These are not all of the possible emergency warning signs of flu. Contact your doctor about any other symptoms that are severe or concerning.

If you have the emergency warning signs of flu sickness, you should obtain medical care right away.

In adults:

  • difficulty breathing or shortness of breath
  • persistent pain or pressure in the chest or abdomen
  • persistent dizziness, confusion, inability to arouse
  • seizures
  • not urinating
  • severe muscle pain
  • severe weakness or unsteadiness
  • fever or cough that improve but then return or worsen
  • worsening of chronic medical conditions

High-risk Group:

If you have symptoms of flu and are in a high-risk group, or are very sick or worried about your illness, contact your doctor.

High-risk groups include:

  • young children
  • children with neurologic conditions
  • pregnant women
  • adults 65 years and older
  • anyone with these conditions:
    • asthma
    • heart disease
    • stroke
    • diabetes
    • HIV/AIDS
    • cancer


Your doctor might prescribe antivirals drugs for flu. These drugs can make you better faster and may also prevent serious complications.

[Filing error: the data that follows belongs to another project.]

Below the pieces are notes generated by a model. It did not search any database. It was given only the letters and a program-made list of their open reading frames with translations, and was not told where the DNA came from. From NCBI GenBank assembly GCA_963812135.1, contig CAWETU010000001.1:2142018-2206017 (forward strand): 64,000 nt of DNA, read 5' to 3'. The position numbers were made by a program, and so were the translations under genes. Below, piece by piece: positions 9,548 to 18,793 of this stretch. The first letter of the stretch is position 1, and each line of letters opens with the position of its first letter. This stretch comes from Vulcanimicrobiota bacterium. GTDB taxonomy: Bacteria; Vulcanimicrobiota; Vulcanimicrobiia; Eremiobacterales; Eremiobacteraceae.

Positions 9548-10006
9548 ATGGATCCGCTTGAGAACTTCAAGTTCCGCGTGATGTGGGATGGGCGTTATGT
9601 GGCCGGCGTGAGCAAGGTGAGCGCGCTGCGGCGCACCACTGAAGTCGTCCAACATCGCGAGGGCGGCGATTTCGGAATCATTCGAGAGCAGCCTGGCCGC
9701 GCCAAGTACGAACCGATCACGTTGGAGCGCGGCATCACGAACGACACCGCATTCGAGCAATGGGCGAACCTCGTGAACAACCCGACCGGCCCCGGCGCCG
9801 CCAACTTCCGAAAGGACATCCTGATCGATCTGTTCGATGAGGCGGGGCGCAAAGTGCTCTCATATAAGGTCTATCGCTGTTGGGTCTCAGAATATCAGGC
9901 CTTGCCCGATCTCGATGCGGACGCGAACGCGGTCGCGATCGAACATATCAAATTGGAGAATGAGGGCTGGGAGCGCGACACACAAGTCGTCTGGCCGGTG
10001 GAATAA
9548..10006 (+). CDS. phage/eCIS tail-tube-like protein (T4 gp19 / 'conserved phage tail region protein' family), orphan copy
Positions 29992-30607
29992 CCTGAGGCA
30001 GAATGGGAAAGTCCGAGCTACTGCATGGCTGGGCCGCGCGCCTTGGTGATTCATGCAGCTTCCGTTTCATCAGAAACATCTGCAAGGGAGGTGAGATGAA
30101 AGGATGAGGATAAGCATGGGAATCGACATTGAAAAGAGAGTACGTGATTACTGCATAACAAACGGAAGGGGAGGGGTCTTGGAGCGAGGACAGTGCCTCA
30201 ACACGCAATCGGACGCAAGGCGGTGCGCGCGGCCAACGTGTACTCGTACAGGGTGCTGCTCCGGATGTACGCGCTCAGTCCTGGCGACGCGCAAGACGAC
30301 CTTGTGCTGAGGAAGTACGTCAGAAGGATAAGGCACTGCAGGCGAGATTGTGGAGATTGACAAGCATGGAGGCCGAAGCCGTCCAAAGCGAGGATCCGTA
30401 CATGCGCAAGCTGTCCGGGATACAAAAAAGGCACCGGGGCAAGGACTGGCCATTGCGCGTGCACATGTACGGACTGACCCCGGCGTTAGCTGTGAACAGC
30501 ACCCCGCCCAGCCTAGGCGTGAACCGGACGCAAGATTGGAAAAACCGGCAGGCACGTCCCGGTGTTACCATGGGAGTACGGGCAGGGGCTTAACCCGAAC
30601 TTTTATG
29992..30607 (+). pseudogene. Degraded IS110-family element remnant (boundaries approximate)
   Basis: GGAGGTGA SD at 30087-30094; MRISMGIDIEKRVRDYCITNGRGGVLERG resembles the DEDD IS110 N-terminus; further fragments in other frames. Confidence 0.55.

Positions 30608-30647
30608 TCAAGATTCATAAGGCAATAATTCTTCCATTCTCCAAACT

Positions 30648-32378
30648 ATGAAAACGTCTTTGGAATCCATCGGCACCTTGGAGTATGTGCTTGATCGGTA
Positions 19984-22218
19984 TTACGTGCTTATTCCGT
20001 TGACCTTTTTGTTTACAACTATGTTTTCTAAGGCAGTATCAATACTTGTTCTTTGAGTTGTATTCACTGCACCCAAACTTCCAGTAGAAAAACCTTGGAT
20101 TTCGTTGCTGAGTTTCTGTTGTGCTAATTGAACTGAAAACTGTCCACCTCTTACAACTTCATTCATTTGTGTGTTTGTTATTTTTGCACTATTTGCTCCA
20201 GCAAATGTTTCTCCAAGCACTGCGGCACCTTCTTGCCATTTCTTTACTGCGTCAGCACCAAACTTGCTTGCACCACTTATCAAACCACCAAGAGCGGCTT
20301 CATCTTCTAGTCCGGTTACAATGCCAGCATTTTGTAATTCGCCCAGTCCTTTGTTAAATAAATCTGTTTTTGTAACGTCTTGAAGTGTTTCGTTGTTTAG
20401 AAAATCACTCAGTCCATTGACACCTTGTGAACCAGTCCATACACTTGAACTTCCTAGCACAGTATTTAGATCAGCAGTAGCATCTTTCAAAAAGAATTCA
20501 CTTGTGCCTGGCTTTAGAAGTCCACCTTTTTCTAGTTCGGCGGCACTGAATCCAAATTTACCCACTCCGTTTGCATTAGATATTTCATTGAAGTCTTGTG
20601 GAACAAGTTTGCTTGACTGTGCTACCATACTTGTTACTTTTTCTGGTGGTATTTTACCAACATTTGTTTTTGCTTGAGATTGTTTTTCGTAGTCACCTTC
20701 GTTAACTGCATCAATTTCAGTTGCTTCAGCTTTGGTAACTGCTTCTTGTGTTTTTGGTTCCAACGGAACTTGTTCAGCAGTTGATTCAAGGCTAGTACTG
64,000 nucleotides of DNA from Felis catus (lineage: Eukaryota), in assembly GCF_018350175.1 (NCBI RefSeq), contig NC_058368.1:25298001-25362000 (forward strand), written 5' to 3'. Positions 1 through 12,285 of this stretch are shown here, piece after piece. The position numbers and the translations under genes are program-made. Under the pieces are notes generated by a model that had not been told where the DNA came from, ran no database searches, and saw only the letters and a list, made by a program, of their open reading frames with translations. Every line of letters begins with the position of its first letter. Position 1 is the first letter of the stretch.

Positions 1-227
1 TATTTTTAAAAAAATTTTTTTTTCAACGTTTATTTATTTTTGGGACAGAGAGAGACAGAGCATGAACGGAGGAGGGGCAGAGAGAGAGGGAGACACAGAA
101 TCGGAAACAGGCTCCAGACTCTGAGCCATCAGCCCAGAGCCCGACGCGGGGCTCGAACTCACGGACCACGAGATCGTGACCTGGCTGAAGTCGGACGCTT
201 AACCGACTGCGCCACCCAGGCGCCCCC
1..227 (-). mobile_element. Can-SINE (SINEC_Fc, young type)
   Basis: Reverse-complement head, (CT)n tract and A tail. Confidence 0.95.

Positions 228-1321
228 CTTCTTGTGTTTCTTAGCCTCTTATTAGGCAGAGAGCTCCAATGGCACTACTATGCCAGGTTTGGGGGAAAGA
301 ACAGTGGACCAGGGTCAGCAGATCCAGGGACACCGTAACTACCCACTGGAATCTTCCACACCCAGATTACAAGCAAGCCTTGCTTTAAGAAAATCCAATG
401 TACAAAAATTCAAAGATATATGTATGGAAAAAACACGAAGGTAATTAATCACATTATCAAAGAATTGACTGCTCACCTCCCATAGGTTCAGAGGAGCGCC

If you are in a high-risk group and develop flu symptoms, you need to contact your doctor when you first notice flu symptoms. Remind them about your high-risk status for flu. See Treatment – Antiviral Drugs for more information.

Antiviral drugs need to be taken within 2 days of your first flu symptoms.

Antibiotics Won’t Help

When you have flu, antibiotics will not help you feel better.  Antibiotics won’t help you, and their side effects could cause harm.

Side effects of antibiotics can range from minor issues, like a rash, to very serious health problems, such as

If you use over-the-counter medicines, take them as directed. Remember, over-the-counter medicines may provide temporary relief of symptoms, but they will not cure your illness.

Antibiotics won’t help if you have flu.

Over-the Counter Medicine and Children